St Padarn’s Church, Llanbadarn Fawr

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This was one of the most important early Christian sites in Wales. The drawing from c1850 by James William Giles is shown here courtesy of the National Library of Wales.

A monastery was founded here by St Padarn in the sixth century. The site was later damaged by Vikings. The building we see here today, including its imposing tower, largely dates from the 13th century but with later additions and alterations. When the church needed repairs in the 1870s, so many changes were proposed that the Arts & Crafts designer William Morris pleaded with the vicar for moderation.

Drawing of St Padarn's Church c1850Padarn came to Wales from Brittany. More than 100 monks were attracted to his monastery here. He sought to convert heathen rulers including Maelgwn Gwynedd, who eventually died of a plague despite locking himself in a church as protection against it. Padarn is said to have proved his innocence, after being falsely accused by Maelgwn, by plunging his hand into boiling water and removing it unscathed. Padarn may not have been the same saint as the dedicatee of St Padarn’s Church, Llanberis.

Llanbadarn Fawr parish was once the biggest in Wales. In the 11th century the church was a centre of teaching and writing. Its authors, including Sulien and Rhygyfarch, compiled significant records of the early church in Wales.

According to Gerald of Wales, the church was once a cathedral. He and the Archbishop of Canterbury spent a night here in 1188 while touring Wales to recruit for the third crusade. Many men enlisted in the morning. Gerald noted in his journal that the church, like many others in Wales and Ireland, was in the care of a so-called abbot who had not been ordained. These abbots had grabbed power and land. He also wrote that a visitor from Brittany, earlier that century, was amazed to see Llanbadarn’s “abbot” arrive to lead mass wearing ordinary clothes (not church vestments) and carrying a spear!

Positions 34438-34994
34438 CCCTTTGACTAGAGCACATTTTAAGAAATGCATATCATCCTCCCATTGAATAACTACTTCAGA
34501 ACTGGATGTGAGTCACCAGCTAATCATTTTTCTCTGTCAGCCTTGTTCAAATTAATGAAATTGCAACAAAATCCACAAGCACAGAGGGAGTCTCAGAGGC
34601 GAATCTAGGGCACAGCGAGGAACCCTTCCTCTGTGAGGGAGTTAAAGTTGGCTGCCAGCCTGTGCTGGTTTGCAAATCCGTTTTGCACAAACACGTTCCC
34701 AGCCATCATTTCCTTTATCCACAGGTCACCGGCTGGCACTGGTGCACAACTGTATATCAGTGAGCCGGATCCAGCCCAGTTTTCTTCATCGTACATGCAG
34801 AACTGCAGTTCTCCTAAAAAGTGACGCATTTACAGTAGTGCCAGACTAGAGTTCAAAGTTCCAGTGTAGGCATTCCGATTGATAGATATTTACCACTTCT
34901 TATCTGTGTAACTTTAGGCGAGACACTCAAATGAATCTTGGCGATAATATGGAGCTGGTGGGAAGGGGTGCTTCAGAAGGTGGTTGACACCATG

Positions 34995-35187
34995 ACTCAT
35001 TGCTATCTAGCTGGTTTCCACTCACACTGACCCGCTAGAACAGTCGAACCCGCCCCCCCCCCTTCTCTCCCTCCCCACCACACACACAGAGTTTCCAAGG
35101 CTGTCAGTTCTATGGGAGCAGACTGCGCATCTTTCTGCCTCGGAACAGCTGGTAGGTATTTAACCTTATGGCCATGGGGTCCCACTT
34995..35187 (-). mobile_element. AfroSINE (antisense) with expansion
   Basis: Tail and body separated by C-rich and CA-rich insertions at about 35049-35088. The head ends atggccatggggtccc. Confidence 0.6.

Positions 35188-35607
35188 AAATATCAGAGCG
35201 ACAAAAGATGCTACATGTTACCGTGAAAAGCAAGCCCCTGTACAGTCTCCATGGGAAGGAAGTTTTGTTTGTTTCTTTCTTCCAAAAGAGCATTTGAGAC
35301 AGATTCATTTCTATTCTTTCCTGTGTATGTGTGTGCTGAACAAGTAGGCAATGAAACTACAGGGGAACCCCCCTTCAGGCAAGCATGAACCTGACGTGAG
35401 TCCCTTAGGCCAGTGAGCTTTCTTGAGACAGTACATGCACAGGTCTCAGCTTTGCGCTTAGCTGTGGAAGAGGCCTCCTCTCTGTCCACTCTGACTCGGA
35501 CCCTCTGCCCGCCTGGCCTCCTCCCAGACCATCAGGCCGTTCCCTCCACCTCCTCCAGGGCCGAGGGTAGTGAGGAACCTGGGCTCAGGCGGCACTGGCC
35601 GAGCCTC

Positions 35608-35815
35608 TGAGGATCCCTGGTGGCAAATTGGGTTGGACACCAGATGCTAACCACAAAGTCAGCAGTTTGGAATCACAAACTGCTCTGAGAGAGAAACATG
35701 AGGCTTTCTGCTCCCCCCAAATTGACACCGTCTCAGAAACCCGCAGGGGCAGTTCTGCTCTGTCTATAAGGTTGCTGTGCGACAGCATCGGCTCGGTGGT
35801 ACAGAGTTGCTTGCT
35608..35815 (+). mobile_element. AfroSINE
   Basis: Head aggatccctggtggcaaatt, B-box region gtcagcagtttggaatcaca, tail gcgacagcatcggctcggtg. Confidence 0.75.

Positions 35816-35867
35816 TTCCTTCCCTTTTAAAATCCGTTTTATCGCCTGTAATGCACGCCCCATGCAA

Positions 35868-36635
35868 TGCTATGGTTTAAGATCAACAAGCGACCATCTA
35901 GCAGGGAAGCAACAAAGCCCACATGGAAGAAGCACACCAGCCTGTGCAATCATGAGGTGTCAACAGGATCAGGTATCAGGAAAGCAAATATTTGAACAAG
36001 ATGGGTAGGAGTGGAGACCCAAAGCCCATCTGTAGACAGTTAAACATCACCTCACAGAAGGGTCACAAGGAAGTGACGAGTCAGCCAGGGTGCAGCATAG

The great poet Dafydd ap Gwilym (d.1370) was probably born in the parish. In his poem Merched Llanbadarn (“The girls of Llanbadarn”), he describes ogling a female member of the congregation in the church, and curses the parish’s womenfolk for spurning his advances!

In August 1485 Henry Tudor and his fledgling army reputedly passed through Llanbadarn while marching from Pembrokeshire to the Battle of Bosworth, where victory resulted in his coronation as King Henry VII.

William Morgan was vicar here in the 16th century. He went on to complete the first translation of the Bible into Welsh, a feat commemorated outside St Asaph Cathedral. A copy of the original 1588 Bible is kept in St Padarn’s Church.

Also inside are two ancient stone crosses, moved here in 1916. They were probably used by Christians from around the 10th century, but may have been pagan objects originally. The stone arch above the south door is thought to have come from Strata Florida Abbey.

Among the many memorials inside the church is one to Lewis Pugh Evans (1881-1962), who was born in Abermad and received the Victoria Cross for his bravery and leadership in the Battle of Passchendaele in October 1917.

The church’s oldest bell dates from 1749. The original peal of six bells was increased to eight in 1885 and to 10 in 2001.

Postcode: SY23 3QZ    View Location Map

Church website

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